Skip to main content
Find a Lawyer
Please enter a legal issue and/or a location
Begin typing to search, use arrow keys to navigate, use enter to select

New Jersey Prostitution and Solicitation Laws

Prostitution is considered a sex crime in New Jersey and a conviction carries jail time and sex offender registry which can follow you for the rest of your life. In New Jersey, prostitution and solicitation are really the same crime because regardless of whether you are soliciting services or providing them, both individuals are charged under the same statute.

What is Prostitution & Solicitation?

Under New Jersey law, prostitution is defined as the offer or acceptance to engage in sexual activity in exchange for money or property. This means that if someone either makes or accepts an offer to provide sex in exchange for something of value, that person has committed prostitution in New Jersey, and will be charged under the applicable prostitution statute.

Associated Crimes

Loitering for the purposes of prostitution is also illegal. For example, if Vivian hangs out in a red light district trying to solicit Edward who is driving by in his new Lotus Esprit, that's considered "loitering."

Promoting Prostitution

The pimp and/or the person running the house of prostitution can be prosecuted under this statute. In fact, anyone who uses property that he or she is renting to engage in prostitution voids the lease and can be evicted by the landlord.

The following table highlights the main provisions of New Jersey's prostitution and solicitation laws.

See also Pimping and Pandering Laws and Solicitation to learn more.

Code Section

N.J. Stat. Ann. § 2C:34-1

What is Prohibited


  • either offering or accepting;
  • sexual activity;
  • in exchange for something of value; and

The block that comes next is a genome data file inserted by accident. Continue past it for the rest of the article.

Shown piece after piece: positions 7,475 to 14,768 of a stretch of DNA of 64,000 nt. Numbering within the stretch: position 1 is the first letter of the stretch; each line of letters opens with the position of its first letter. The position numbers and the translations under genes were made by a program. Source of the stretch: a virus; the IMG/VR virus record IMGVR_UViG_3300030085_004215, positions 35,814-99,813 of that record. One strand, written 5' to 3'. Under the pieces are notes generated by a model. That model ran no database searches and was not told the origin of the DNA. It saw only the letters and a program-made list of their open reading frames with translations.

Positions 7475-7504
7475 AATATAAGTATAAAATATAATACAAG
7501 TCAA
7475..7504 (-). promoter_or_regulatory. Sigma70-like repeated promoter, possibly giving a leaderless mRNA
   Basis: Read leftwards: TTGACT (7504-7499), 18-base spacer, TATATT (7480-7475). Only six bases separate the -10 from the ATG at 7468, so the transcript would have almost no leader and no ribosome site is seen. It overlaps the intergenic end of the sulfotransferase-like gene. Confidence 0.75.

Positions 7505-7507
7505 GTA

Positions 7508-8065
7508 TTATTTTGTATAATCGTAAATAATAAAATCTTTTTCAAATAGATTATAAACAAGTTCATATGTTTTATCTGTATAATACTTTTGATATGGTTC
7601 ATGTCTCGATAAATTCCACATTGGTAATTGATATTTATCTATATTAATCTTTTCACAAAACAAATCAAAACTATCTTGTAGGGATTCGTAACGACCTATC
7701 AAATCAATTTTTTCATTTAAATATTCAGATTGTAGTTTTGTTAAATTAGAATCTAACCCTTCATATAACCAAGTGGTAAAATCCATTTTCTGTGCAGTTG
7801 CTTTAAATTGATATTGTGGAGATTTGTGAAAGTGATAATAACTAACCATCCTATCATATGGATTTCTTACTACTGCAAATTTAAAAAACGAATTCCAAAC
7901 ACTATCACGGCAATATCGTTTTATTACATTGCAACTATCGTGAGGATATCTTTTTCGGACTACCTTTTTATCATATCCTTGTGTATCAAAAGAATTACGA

• both people had the intent to commit prostitution or solicitation.

Loitering: repeatedly gesturing to or stopping people on the streets or in cars, or
repeatedly attempting to stop others or engage them in conversation.

Promoting Prostitution

  • owning, controlling, managing, supervising or otherwise keeping, alone or in association with another, a house of prostitution or a prostitution business;
  • procuring an inmate for a house of prostitution or place in a house of prostitution for one who would be an inmate;
  • encouraging, inducing, or otherwise purposely causing another to become or remain a prostitute;
  • soliciting a person to patronize a prostitute;
  • procuring a prostitute for a patron;
  • transporting a person into or within New Jersey promote that person's engaging in prostitution , or procuring or paying for transportation with that purpose; or
  • knowingly leasing or otherwise permitting a place controlled by a pimp, alone or in association with others, to be regularly used for prostitution or promotion of prostitution , or not making a reasonable effort to stop such use by ejecting the tenant, notifying law enforcement authorities, or other legally available means.


First offense: Disorderly persons offense, up to six (6) months in jail and up to a $1,000

Second and subsequent offense: fourth degree, up to 18 months in prison and fines.

If a person uses a vehicle to commit prostitution, the court must also suspend the person’s driver’s license for six months.

Enhanced Penalties If a minor is involved (under 18 years old): third degree crime, 3 to 5 years in prison and fines.
What is Considered Payment? Money or anything of value in exchange for the sexual services is sufficient i.e., property.

Sexual Offender Registry?

If convicted of promoting child prostitution, mandatory registration.

Definition of "Sexual Activity"

Any kind of sexual relation including traditional sexual intercourse, oral sex, masturbation, touching in a sexual area or even on the buttocks.

Because prostitution laws can sometimes get complicated, it may also be a good idea to consult an experienced criminal defense attorney if you have questions about your specific situation.

Was this helpful?

You Don’t Have To Solve This on Your Own – Get a Lawyer’s Help

Meeting with a lawyer can help you understand your options and how to best protect your rights. Visit our attorney directory to find a lawyer near you who can help.

Or contact an attorney near you:

Next Steps: Search for a Local Attorney

Contact a qualified attorney.

Begin typing to search, use arrow keys to navigate, use enter to select

Can I Solve This on My Own or Do I Need an Attorney?

  • Complex cases usually require a lawyer
  • Experienced lawyers can seek to reduce or eliminate criminal penalties
  • Sexual assaults & sex crime convictions often have long sentences and lifelong consequences

Get tailored legal advice and ask a lawyer questions. Many attorneys offer free consultations.


 If you need an attorney, find one right now.

Copied to clipboard

Find a Lawyer

More Options